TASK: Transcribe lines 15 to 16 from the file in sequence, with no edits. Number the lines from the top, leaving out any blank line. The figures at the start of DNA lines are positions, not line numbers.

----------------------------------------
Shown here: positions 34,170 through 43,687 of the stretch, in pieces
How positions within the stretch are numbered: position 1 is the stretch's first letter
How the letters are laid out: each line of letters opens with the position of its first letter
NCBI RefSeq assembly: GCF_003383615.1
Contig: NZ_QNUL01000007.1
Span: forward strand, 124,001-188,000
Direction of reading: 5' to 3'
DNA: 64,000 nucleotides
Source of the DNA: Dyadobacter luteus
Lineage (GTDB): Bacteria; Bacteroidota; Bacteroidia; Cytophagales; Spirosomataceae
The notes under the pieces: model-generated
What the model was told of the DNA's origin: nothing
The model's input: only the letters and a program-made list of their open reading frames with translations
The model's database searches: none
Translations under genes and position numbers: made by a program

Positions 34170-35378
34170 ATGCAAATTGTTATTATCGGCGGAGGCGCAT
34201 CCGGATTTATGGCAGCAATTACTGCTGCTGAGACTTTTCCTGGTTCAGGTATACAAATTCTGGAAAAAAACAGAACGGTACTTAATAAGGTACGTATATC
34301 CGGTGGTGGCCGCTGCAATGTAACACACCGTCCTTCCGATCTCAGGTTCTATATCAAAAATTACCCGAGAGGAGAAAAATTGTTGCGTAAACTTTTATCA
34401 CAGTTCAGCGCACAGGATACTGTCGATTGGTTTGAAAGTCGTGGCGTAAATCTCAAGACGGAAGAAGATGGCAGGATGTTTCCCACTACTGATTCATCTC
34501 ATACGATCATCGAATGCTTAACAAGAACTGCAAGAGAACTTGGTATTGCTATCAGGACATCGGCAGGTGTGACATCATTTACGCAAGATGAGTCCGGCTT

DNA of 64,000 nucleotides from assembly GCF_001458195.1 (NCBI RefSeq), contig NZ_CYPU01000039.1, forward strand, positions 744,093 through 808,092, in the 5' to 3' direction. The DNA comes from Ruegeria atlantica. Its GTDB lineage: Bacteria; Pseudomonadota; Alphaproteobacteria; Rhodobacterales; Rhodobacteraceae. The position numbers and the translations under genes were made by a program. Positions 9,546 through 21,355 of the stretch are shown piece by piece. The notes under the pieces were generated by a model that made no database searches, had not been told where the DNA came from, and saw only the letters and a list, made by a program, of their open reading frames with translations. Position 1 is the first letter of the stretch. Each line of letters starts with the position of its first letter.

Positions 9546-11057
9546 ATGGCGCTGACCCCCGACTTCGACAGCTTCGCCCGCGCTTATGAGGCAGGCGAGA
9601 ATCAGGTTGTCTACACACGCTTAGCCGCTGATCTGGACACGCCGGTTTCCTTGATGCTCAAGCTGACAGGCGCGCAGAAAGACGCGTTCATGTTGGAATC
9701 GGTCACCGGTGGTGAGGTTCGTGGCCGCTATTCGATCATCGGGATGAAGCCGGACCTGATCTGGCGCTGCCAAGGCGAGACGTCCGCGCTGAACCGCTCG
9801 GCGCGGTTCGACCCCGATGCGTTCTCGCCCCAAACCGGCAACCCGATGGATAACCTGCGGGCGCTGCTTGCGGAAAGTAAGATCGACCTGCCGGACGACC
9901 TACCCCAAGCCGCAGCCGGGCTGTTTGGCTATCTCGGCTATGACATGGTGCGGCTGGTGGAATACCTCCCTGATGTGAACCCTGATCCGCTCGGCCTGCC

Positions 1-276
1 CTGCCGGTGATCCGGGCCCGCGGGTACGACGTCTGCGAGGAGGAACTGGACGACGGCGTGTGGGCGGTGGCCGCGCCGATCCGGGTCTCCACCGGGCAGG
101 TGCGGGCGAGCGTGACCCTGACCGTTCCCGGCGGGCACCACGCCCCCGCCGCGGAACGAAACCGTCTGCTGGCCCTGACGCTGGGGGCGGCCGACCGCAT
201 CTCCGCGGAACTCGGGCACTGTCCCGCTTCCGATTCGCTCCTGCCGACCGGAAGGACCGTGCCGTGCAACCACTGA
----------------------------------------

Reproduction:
Translations under genes and position numbers: made by a program

Positions 34170-35378